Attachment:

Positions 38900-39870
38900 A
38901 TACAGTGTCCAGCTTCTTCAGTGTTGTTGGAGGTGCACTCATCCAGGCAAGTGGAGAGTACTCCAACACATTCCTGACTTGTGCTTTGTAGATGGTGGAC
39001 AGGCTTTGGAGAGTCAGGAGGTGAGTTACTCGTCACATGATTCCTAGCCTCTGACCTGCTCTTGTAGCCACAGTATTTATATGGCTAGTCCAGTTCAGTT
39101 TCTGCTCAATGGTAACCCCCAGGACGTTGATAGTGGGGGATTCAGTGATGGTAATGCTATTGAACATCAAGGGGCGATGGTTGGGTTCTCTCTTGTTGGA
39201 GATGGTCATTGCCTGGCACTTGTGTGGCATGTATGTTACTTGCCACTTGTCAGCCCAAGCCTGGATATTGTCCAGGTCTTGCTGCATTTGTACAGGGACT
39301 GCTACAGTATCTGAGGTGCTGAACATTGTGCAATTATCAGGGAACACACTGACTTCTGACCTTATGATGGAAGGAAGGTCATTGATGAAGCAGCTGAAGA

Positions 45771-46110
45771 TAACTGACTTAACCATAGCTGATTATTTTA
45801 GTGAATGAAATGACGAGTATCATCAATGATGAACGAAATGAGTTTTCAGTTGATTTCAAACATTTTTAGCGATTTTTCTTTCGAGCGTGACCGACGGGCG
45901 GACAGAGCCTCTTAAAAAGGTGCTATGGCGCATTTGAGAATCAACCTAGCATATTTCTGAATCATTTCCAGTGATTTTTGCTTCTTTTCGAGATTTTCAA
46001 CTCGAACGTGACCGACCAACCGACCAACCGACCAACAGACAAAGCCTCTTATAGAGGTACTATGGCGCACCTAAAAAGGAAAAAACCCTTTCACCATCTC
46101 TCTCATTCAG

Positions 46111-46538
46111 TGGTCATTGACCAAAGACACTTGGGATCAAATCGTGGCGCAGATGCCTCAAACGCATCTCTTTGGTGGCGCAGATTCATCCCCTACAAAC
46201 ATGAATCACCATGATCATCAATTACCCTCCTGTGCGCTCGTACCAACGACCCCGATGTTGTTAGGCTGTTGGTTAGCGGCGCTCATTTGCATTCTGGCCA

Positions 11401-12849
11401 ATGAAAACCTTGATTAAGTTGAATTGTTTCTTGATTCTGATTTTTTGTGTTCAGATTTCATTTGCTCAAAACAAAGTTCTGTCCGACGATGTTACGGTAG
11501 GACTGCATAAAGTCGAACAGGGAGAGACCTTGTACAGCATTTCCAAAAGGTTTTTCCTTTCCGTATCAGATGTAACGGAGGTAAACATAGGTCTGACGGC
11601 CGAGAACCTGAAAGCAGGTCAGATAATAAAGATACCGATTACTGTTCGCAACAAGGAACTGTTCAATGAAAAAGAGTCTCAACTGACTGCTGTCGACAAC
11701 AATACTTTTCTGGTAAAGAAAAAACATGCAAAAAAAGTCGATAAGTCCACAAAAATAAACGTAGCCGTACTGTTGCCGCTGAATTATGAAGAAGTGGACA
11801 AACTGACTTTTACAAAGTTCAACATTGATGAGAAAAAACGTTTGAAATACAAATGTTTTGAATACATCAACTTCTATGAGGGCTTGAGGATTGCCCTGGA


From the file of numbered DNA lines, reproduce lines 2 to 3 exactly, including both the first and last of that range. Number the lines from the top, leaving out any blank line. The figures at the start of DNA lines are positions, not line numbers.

38900 A
38901 TACAGTGTCCAGCTTCTTCAGTGTTGTTGGAGGTGCACTCATCCAGGCAAGTGGAGAGTACTCCAACACATTCCTGACTTGTGCTTTGTAGATGGTGGAC